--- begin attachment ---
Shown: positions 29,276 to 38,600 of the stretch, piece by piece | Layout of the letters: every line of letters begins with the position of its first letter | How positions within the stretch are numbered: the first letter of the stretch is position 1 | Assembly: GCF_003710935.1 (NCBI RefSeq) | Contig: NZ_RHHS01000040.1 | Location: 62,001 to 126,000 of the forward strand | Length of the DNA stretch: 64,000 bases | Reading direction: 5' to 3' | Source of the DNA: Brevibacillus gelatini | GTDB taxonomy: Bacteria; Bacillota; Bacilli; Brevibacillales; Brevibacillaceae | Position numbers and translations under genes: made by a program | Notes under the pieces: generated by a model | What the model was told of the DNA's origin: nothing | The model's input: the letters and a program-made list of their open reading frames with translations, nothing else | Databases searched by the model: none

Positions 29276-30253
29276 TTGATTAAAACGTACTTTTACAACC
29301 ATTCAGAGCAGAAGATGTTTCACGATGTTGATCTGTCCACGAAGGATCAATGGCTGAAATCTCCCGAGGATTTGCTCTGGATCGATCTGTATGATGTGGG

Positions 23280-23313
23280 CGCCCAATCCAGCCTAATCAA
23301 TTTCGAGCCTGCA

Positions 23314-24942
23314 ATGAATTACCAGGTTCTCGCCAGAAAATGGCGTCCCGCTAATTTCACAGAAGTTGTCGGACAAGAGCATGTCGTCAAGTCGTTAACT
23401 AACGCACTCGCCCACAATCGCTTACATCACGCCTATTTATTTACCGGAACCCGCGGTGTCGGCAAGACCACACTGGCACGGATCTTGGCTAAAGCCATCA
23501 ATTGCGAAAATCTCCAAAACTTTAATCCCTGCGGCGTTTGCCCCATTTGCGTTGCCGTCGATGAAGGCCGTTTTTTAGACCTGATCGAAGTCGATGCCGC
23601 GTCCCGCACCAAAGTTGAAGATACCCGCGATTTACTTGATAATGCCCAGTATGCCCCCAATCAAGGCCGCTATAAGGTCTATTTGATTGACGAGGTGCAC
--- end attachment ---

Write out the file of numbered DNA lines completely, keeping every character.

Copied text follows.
Shown: positions 29,276 to 38,600 of the stretch, piece by piece | Layout of the letters: every line of letters begins with the position of its first letter | How positions within the stretch are numbered: the first letter of the stretch is position 1 | Assembly: GCF_003710935.1 (NCBI RefSeq) | Contig: NZ_RHHS01000040.1 | Location: 62,001 to 126,000 of the forward strand | Length of the DNA stretch: 64,000 bases | Reading direction: 5' to 3' | Source of the DNA: Brevibacillus gelatini | GTDB taxonomy: Bacteria; Bacillota; Bacilli; Brevibacillales; Brevibacillaceae | Position numbers and translations under genes: made by a program | Notes under the pieces: generated by a model | What the model was told of the DNA's origin: nothing | The model's input: the letters and a program-made list of their open reading frames with translations, nothing else | Databases searched by the model: none

Positions 29276-30253
29276 TTGATTAAAACGTACTTTTACAACC
29301 ATTCAGAGCAGAAGATGTTTCACGATGTTGATCTGTCCACGAAGGATCAATGGCTGAAATCTCCCGAGGATTTGCTCTGGATCGATCTGTATGATGTGGG

Positions 23280-23313
23280 CGCCCAATCCAGCCTAATCAA
23301 TTTCGAGCCTGCA

Positions 23314-24942
23314 ATGAATTACCAGGTTCTCGCCAGAAAATGGCGTCCCGCTAATTTCACAGAAGTTGTCGGACAAGAGCATGTCGTCAAGTCGTTAACT
23401 AACGCACTCGCCCACAATCGCTTACATCACGCCTATTTATTTACCGGAACCCGCGGTGTCGGCAAGACCACACTGGCACGGATCTTGGCTAAAGCCATCA
23501 ATTGCGAAAATCTCCAAAACTTTAATCCCTGCGGCGTTTGCCCCATTTGCGTTGCCGTCGATGAAGGCCGTTTTTTAGACCTGATCGAAGTCGATGCCGC
23601 GTCCCGCACCAAAGTTGAAGATACCCGCGATTTACTTGATAATGCCCAGTATGCCCCCAATCAAGGCCGCTATAAGGTCTATTTGATTGACGAGGTGCAC